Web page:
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Brain hemorrhage

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A brain hemorrhage is a type of stroke. It's caused by an artery in the brain bursting and causing localized bleeding in the surrounding tissues. This bleeding kills brain cells.

The Greek root for blood is hemo. Hemorrhage literally means "blood bursting forth." Brain hemorrhages are also called cerebral hemorrhages, intracranial hemorrhages, or intracerebral hemorrhages. They account for about 13% of strokes.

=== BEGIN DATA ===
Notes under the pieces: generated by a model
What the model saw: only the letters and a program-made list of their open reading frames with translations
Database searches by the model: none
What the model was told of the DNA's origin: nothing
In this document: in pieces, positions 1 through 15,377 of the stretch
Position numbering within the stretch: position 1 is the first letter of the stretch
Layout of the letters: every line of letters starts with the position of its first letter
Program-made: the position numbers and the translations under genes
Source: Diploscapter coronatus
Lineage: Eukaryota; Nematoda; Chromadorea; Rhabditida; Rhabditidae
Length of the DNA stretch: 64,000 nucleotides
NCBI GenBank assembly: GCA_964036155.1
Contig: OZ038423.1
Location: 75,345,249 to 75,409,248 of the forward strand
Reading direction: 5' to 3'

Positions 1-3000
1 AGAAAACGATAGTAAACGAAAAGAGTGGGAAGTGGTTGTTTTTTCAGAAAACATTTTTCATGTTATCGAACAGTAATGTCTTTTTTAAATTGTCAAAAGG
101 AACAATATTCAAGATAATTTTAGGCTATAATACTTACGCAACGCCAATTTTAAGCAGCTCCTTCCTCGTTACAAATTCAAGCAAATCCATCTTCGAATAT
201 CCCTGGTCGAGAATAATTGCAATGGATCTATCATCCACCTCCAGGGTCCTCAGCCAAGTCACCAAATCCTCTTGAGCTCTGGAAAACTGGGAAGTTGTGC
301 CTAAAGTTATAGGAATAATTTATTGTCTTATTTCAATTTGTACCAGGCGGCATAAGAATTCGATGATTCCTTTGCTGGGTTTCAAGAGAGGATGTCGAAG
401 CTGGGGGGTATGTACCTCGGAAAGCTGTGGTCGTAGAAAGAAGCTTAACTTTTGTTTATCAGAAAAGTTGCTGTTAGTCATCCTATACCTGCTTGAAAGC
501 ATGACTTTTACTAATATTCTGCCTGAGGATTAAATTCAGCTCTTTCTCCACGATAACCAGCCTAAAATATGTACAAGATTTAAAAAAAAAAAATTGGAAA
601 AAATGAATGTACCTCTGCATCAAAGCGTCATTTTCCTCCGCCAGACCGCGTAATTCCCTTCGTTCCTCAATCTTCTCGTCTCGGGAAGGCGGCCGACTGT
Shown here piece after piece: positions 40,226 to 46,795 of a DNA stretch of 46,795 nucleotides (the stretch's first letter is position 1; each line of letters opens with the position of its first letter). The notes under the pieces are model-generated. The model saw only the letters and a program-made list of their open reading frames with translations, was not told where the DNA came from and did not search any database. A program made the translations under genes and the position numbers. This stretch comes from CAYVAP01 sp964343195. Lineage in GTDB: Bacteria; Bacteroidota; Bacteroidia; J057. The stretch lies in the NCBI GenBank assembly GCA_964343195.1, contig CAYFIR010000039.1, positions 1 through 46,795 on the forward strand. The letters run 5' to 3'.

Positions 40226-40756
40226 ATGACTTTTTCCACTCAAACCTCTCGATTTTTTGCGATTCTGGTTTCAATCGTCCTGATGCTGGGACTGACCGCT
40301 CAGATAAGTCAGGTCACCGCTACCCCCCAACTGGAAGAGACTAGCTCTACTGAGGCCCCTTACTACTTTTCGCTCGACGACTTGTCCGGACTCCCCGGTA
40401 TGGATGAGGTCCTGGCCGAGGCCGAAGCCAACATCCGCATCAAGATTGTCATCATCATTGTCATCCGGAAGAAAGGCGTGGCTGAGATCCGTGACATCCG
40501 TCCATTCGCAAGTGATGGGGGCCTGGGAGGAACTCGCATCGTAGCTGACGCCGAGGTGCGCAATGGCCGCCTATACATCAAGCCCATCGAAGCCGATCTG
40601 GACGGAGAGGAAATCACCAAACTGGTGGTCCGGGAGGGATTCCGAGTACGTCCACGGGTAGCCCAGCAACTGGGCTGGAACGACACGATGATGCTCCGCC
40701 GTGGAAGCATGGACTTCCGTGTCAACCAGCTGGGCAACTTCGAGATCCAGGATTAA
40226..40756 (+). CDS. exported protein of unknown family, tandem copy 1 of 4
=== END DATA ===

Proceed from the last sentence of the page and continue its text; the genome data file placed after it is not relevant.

What Happens During a Brain Hemorrhage?

When blood from trauma irritates brain tissues, it causes swelling. This is known as cerebral edema. The pooled blood collects into a mass called a hematoma. These conditions increase pressure on nearby brain tissue, and that reduces vital blood flow and kills brain cells.

Bleeding can occur inside the brain, between the brain and the membranes that cover it, between the layers of the brain's covering or between the skull and the covering of the brain.